When I speak to other economists about how money and fiscal spending work, I often get strange looks: if what I say is true, than economists would have taught something that is wrong for the last couple of decades! That must be impossible. If I could name some historical sources to back up my claims? For the description of endogenous money I then refer to Knut Wicksell (and Irving Fisher), and when it comes to the deficit and public debt I refer to Abba Lerner’s Functional Finance. Now I have an even better source: non other than Richard Musgrave, the grandfather of public finance! Here is a paragraph from his 1959 book “The Theory of Public Finance” (International Student Edition), page 582:

Criteria of Policy

The government is never forced to borrow in the market or to maintain and service outstanding debts. There is always the option of monetizing the debt, that is, of printing money and purchasing the outstanding obligations. Whether this is done outright or through the open-market operations of the central bank need not concern us now. For purposes of the discussion, both central bank and Treasury are considered integral parts of one and the same public policy. If it is decided not to monetize the debt, there should be a good reason, since the servicing of the debt involves a cost to the government. This cost must be looked upon as the price paid for persuading people not to spend on consumption or private investment but to tie up their funds in the purchase of public assets. This purchase of nonspending, or illiquidity, serves to avoid the inflationary increase in private expenditures that could result if the debt were turned into money. It is this purchase of nonspending, or illiquidity, that is the crux of debt policy.

This, I think, is very enlightening. More than fifty years ago, students were informed in a completely different way about the mechanics of government debt. Today’s books are full of arithmetics, providing students with some “hard science” to calculate “sustainable” debt. Musgrave knew, and I am very sure that this is still true, that “government is never forced to borrow in the market or to maintain and service outstanding debts”.

Economics then has been in intellectual decline, probably for at least some decades. I am talking about the theories of money and public finance, which are at the core of economics. There has been some progress at the periphery, but the core is definitely rotten. It is time for a new generation of economists to provide a modern economics that integrates the insights of the past that are still important. There are many broad shoulders to stand on!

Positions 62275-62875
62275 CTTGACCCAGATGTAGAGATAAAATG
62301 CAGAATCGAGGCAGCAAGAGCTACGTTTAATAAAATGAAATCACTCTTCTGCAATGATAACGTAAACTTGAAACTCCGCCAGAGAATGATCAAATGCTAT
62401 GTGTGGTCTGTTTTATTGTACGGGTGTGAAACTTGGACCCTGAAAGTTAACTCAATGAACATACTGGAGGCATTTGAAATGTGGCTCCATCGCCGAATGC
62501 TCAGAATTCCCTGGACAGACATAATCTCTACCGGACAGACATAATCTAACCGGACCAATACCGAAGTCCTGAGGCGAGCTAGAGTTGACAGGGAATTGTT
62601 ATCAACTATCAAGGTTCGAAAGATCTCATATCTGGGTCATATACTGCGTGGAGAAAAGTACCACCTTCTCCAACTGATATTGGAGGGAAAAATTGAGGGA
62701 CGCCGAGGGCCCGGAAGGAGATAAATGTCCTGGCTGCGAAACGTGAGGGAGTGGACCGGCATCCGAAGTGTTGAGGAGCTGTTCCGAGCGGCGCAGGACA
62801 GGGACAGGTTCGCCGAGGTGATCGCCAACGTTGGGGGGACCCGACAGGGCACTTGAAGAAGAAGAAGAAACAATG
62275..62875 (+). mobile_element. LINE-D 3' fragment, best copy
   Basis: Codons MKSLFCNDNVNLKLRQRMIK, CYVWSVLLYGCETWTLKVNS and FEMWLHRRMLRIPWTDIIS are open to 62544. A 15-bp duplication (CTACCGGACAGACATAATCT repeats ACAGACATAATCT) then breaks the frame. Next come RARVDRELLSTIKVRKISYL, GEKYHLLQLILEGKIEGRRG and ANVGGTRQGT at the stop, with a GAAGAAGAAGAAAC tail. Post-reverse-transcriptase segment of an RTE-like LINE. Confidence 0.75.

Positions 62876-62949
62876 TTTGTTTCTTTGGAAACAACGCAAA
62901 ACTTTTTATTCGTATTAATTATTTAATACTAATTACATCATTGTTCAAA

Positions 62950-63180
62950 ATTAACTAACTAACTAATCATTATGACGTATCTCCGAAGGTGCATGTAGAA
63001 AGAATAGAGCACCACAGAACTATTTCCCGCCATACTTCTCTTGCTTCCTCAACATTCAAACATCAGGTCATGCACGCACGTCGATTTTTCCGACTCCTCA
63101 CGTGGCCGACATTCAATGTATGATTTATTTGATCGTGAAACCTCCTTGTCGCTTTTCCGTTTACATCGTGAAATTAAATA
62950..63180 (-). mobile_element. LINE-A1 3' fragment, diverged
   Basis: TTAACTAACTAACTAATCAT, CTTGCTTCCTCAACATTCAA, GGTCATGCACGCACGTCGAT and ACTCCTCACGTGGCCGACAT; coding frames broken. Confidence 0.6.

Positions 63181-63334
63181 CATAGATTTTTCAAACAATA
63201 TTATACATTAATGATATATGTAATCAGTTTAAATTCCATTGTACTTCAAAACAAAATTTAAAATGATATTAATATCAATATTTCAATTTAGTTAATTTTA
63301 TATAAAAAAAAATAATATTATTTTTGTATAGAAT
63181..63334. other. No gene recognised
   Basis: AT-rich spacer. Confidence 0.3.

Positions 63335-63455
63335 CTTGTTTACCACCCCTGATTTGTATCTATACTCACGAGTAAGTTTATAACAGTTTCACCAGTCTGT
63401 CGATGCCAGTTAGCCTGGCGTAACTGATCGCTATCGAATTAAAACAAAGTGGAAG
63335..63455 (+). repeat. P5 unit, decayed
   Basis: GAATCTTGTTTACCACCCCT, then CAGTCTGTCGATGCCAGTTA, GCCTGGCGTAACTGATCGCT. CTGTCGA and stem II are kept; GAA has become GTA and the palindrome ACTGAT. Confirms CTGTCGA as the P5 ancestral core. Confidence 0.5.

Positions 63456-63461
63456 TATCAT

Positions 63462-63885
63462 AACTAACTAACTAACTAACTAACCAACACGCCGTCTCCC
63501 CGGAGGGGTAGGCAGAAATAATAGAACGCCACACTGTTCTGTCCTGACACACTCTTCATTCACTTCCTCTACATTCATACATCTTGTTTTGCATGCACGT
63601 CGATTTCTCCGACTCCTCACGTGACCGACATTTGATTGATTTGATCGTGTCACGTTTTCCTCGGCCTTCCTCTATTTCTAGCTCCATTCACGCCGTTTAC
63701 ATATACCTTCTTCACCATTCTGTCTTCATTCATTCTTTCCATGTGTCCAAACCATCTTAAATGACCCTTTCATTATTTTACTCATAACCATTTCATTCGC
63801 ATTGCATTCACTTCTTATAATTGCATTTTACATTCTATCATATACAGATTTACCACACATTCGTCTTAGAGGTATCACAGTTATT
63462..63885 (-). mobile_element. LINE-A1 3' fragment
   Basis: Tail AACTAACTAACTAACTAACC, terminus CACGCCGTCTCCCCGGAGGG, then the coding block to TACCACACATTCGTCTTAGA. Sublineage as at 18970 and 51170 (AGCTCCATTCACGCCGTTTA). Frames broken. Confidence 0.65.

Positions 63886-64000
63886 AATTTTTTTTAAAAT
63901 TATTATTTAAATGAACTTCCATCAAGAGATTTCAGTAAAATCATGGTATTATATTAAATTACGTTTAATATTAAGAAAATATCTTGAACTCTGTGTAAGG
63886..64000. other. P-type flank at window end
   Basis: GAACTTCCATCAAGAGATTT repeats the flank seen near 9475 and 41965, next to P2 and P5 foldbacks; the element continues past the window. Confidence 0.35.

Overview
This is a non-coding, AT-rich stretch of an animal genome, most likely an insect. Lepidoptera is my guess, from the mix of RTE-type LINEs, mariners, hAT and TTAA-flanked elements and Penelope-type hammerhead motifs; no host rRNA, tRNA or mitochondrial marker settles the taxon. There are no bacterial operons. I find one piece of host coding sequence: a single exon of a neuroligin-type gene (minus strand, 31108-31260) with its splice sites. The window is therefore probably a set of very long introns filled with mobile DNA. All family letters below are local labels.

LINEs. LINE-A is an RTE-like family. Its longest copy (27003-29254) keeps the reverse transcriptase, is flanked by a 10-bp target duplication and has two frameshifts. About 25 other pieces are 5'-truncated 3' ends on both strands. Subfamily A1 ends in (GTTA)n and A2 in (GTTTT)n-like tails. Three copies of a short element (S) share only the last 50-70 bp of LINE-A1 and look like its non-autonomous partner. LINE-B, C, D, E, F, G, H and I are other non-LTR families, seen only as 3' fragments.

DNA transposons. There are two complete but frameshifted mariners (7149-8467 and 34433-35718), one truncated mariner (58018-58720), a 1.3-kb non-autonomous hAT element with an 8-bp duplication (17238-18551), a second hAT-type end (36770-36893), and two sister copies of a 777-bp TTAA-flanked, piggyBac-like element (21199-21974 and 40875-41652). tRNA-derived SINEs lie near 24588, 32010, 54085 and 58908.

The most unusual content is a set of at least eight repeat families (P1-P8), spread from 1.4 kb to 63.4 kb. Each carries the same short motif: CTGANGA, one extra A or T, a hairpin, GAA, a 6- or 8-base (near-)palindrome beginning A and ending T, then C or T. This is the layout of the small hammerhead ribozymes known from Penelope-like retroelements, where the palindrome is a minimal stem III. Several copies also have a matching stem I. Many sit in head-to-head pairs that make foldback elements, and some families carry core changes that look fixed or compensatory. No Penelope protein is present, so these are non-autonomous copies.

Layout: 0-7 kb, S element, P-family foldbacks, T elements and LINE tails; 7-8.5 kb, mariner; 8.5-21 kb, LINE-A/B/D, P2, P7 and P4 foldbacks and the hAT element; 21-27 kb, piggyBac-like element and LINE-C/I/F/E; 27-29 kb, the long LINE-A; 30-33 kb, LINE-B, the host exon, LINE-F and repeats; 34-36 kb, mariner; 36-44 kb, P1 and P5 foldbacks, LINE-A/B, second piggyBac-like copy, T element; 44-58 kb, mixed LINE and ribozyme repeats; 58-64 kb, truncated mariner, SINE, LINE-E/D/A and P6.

In a recent paper by Sylvie Rivot titled Rule-based frameworks in historical perspective: Keynes’ and Friedman’s monetary policies versus contemporary policy-rules (link to paper) I found this very interesting paragraph:

The precise target imposed upon monetary authorities depends on the particular institutional setting in which the rule applies. Friedman’s point is that the complex and fractional reserve system might impede the central bank’s ability to control the total stock of money. As early as 1948 and in 1959, he calls for a 100% reserve requirement for demand deposits to avoid the endogenous creation of money, a procedure whereby ‘the total of money and of high-powered money would then be the same’ (Friedman 1959). The instability of the total stock of money due to changes in the forms in which the public holds money (i.e. currency or deposits) would be eliminated. Open-market operations would be the key instrument used to achieve this target. Later Friedman (1984) abandoned the 100% proposal and then advocated contemporary reserve accounting instead of lagged accounting, whatever the type of deposit.